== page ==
One of the three largest festivals in Kyoto is Gion Matsuri. Streets and accommodations in central Kyoto are filled with tourists around this time of the year. Thus, it’ll be a bit difficult to find a place for shopping. However, this list covers spots you can purchase Ukiyo-e (a genre of traditional Japanese art), Japanese sweets, and bamboo chopsticks, so please take notes of them and find your favorite ones!
is located on the Teramachi Kyogoku Shopping Street. It founded in 1923 and has offered well-preserved Japanese printings and ukiyo-e artworks to collectors. Its Sukiya-zukuri (a type of Japanese traditional residential architectural style) interior gives you a feeling you’ve really come to Kyoto, the most classical and historical city in Japan. Even though you’re not a big fan of ukiyo-e, it would be fun for just browsing.
Best for seekers for traditional artworks
This locally loved sweets shop, London-ya
, is on the Shin-Kyogoku Shopping Street. You can buy bite-sized Japanese sponge cake with fillings of pasted whited beans here. The sponge cake machine at the entrance is a landmark of it. It’ll be fine to get only a piece, which costs 54 yen, so it’s good for those who are a little bit peckish.
Best for those who are peckish and want a little sweetness
The highlight of the Gion Matsuri is Yamaboko Junko
(a parade of decorated floats). If you walk down to the south from the starting point of the parade, there’s Suetomi
. Their well-thought out Japanese sweets are often chosen by monks and masters of the tea ceremony. Their wrapping paper is very famous for its color, so-called “Suetomi Blue,” which is designed by a Japanese-style painter Yoson Ikeda.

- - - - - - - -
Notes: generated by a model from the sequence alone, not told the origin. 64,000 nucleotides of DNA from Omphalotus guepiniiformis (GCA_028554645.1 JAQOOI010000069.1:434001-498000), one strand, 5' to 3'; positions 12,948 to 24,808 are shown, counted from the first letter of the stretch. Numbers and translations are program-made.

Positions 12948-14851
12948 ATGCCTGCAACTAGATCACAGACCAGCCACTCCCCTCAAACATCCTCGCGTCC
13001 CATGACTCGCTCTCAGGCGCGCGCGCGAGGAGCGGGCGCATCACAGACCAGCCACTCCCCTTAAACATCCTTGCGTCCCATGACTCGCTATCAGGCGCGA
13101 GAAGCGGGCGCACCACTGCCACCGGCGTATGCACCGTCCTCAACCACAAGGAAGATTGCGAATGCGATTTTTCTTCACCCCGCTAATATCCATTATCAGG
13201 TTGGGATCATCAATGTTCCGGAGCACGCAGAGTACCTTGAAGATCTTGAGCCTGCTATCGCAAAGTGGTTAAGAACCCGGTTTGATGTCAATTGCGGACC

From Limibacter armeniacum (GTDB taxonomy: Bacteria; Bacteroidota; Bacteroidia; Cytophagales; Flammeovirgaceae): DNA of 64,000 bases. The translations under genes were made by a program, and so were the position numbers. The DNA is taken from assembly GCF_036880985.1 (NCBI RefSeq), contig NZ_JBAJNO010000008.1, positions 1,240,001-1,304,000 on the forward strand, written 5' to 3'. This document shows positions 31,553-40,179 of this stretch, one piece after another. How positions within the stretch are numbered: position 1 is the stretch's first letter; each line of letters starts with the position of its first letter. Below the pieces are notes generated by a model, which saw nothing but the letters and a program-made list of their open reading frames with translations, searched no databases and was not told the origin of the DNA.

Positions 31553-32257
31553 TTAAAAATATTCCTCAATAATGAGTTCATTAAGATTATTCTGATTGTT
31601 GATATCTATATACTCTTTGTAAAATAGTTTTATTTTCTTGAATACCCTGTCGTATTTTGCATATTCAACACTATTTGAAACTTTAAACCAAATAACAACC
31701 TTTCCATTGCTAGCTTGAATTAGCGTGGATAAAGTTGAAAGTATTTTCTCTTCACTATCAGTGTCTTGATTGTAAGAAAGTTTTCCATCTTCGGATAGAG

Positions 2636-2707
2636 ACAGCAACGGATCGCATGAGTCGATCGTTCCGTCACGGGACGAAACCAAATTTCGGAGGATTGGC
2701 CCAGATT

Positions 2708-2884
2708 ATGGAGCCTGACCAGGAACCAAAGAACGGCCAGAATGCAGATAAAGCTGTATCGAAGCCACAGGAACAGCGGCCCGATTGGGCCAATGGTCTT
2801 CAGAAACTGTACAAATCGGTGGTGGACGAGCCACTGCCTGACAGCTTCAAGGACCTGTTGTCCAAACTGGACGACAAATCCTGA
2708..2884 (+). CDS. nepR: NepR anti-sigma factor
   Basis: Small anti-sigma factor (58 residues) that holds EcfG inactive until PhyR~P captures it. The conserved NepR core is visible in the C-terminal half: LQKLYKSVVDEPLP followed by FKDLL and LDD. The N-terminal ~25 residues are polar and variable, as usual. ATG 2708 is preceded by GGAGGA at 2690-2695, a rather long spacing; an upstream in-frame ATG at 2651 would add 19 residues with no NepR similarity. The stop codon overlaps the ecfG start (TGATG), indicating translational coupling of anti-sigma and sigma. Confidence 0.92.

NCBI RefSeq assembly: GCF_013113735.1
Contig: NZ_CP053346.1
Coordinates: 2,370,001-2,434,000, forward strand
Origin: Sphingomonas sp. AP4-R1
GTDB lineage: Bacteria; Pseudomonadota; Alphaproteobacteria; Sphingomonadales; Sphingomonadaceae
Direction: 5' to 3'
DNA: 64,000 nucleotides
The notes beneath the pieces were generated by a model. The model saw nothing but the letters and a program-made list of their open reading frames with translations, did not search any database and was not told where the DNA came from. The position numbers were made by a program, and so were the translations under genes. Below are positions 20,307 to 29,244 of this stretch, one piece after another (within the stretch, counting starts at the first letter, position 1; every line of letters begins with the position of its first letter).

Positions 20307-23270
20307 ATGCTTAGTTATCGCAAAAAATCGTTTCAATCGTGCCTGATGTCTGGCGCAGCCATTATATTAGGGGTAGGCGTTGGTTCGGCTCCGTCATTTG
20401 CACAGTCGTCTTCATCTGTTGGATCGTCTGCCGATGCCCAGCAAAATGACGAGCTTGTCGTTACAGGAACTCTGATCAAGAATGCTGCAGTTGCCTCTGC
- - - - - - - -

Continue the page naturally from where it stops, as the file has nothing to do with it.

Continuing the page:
Best for shoppers looking for souvenirs and Japanese sweets
4HAYASHI MANSHODOHayashi Manshodo
is on the Shijo Dori, the main route of Yamaboko Junko. Their chestnuts are roasted by artisans at the head store with mastered techniques. While roasting, the sweet aroma of Amaguri (roasted chestnuts) allures people passing by. They’re strictly committed to the philosophy, “Don’t sell old-day roasted chestnuts,” since the first opening to provide high-quality Amaguri.
Best for tourists seeking for a shop along the Shijo Dori
Soba-horu (buckwheat flour cookies) is what Sohonke Kawamichiya
specializes for. Bringing the techniques of making soba noodles into baking, Soba-horu first appeared in the late Edo period. Since then, it has been a popular item in Kyoto among locals and tourists. Soba-horu is available at the JR Kyoto Isetan
department store as well, so great for last-minute shopping.
Best for tourists who look for long-loved classic items in Kyoto
6ICHIHARA HEIBEI SHOTENIchihara Heibei Shoten
is a long-established store as the purveyor to the Imperial Household. They specialize for bamboo chopsticks made from scarce Susu bamboo. About 400 kinds of chopsticks are available and all of them are beautifully shaped. There are some people who visit Kyoto to long for their chopsticks. All of their products reflect the Japanese craftsmanship, unwavering commitment to their works.
Best for those who shop something “very Japanese”